What is a colonoscopy?
Colonoscopy is the most accurate test to detect abnormal growths (colon polyps) in the large intestine as well as colon cancer. It is the only test where polyps can be removed.
During colonoscopy, a slender flexible tube, called a colonoscope, is inserted into the anus and then slowly advanced through the colon. Carbon dioxide is used to inflate the large intestine, and a video image is transmitted from the scope to a video monitor. This procedure allows the physician to examine the inside of the large intestine for disease.
Small pieces of any abnormal tissue can be removed through the colonoscope, and precancerous growths, called polyps, can be excised. This is important, as the vast majority of colon cancer cases arise from benign colon polyps.
Colon cancer is the second-most common cancer in the United States. More than 55,000 people die annually from colon cancer. There is a 5 percent lifetime risk of developing colon cancer, though the disease can largely be prevented by the removal of polyps at the time of a colonoscopy screening.
During the colonoscopy, patients lie on their left side on an examination table. In most cases, a nurse anesthesiologist administers a sedative to reduce pain and to keep patients relaxed. Vital signs are monitored throughout the procedure. Colonoscopy usually takes between 30 and 60 minutes to complete. Following the procedure, patients generally spend an additional 30 to 60 minutes at the endoscopy center to allow the sedative to wear off. Normal activities can resume the following day. Driving is not allowed for 24 hours following a colonoscopy.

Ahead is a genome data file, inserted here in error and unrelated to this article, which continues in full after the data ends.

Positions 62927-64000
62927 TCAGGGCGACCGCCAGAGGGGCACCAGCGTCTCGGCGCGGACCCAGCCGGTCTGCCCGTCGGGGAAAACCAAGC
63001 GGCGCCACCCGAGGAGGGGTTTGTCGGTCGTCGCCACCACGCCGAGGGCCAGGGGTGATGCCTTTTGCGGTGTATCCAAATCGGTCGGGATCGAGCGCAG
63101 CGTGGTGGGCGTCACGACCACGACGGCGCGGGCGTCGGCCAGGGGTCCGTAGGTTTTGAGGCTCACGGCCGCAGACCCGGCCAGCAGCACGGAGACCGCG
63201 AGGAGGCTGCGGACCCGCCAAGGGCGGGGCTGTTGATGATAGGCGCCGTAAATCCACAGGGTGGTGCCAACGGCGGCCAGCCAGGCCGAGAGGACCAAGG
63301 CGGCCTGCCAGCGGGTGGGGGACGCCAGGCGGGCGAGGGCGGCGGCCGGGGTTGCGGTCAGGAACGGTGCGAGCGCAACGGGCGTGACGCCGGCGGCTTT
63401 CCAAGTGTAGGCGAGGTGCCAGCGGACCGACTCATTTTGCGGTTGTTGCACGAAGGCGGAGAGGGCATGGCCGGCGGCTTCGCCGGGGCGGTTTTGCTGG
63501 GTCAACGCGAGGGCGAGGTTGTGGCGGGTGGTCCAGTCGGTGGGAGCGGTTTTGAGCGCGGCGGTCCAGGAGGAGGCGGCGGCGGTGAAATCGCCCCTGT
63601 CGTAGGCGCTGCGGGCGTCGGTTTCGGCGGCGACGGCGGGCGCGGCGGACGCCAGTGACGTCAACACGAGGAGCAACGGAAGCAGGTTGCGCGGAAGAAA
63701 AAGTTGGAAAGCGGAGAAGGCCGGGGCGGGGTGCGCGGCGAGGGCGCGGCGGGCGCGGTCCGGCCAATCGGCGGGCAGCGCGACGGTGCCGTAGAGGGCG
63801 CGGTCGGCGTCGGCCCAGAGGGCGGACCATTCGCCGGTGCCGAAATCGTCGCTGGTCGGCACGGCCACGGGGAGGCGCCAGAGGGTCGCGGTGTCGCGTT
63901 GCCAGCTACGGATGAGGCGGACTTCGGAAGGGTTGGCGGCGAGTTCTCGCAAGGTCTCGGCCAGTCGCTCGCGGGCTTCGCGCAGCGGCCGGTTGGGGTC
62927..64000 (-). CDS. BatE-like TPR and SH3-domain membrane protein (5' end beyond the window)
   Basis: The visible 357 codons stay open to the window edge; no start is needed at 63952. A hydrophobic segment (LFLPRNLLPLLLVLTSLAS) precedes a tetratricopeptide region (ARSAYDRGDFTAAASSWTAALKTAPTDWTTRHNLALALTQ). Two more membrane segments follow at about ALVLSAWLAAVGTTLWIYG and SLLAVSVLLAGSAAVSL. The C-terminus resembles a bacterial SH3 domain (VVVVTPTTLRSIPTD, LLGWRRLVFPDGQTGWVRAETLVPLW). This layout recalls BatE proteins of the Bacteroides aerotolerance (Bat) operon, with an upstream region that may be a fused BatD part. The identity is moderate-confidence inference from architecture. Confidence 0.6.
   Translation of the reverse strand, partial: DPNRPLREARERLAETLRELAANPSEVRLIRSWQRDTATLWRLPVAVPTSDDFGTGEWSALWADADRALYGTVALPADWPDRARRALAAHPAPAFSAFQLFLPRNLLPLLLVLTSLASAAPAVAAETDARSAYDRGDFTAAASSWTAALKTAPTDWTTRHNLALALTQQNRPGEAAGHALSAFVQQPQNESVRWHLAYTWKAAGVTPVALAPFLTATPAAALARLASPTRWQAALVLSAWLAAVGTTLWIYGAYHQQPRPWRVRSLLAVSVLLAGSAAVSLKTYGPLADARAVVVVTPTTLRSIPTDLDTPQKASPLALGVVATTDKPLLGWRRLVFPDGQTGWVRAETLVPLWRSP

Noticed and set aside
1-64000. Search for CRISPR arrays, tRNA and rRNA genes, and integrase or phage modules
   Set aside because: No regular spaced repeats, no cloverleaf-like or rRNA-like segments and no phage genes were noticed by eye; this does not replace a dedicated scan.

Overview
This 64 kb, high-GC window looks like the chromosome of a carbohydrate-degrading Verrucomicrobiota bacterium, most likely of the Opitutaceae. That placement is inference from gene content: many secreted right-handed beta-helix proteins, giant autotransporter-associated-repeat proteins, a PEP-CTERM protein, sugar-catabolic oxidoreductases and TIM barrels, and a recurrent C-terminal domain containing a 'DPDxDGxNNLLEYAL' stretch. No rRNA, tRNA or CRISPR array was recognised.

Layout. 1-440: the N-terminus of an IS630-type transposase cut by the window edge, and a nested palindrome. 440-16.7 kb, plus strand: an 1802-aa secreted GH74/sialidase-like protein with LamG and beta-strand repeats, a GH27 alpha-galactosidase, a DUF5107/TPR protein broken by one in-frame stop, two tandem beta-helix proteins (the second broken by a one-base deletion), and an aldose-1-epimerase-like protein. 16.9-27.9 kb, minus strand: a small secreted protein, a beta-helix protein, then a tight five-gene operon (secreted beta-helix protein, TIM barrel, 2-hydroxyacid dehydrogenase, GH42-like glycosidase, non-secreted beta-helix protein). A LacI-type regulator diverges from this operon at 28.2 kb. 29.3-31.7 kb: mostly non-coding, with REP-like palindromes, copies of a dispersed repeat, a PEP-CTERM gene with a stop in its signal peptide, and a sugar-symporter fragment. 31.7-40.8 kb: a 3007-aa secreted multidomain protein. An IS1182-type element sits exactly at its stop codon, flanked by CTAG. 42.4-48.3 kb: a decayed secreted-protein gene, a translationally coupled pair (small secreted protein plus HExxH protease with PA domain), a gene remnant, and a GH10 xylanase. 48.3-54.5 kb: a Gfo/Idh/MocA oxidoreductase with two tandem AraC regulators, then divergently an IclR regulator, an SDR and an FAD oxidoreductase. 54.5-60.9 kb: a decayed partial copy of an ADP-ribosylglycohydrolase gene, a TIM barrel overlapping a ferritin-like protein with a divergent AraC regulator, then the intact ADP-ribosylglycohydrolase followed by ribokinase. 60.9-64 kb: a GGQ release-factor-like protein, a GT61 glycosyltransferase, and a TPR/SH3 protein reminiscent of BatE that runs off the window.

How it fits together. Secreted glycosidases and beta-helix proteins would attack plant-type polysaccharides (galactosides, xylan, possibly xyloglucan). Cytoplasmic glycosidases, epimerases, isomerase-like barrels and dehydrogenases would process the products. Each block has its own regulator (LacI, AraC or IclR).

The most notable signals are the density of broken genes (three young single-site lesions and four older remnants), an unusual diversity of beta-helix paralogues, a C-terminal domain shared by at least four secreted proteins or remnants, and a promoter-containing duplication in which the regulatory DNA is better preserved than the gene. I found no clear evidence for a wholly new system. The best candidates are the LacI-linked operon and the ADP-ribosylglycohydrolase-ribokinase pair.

Who should get a colonoscopy and when?
Most patients will undergo their first colonoscopy between the ages of 40 and 50, depending on symptoms, family history and race. Colon cancer can be prevented more than 90 percent of the time if precancerous polyps are removed when they are still small.
Healthy white patients are advised to undergo colonoscopy at age 50, while healthy African-Americans are encouraged to undergo screening beginning at age 45. Patients with symptoms such as rectal bleeding, anemia or other symptoms like weight loss or a change in bowel habits should receive a colonoscopy at an earlier age, as should patients who have a family history of colon cancer.
Is the preparation for a colonoscopy procedure really difficult?
Many patients are reluctant to undergo colonoscopy due to misconceptions regarding the prep that is required. The large intestine needs to be thoroughly cleansed prior to the procedure. Modern preps are much more palatable and of lower volume than in the past. While not enjoyable, most patients have no problem tolerating the new preps.
Another concern of patients is the cost. Medicare and most private insurance companies now offer preventive screening colonoscopy benefits, meaning screening colonoscopies are often available at little or no cost to the patient.
What does a colonoscopy screen for? Is it painful?
A colonoscopy is generally very safe. As with any medical procedure, there are some risks. Major complications can occur in about one out of every thousand colonoscopies and include perforation, pneumonia and bleeding.
Colonoscopy is one the few procedures that have been shown to be cost-effective and lifesaving. Even in the absence of any symptoms, a colonoscopy should be performed at either age 45 in African-Americans or age 50 in Caucasians. Speak to your family physician regarding screening colonoscopy at the time of your next visit.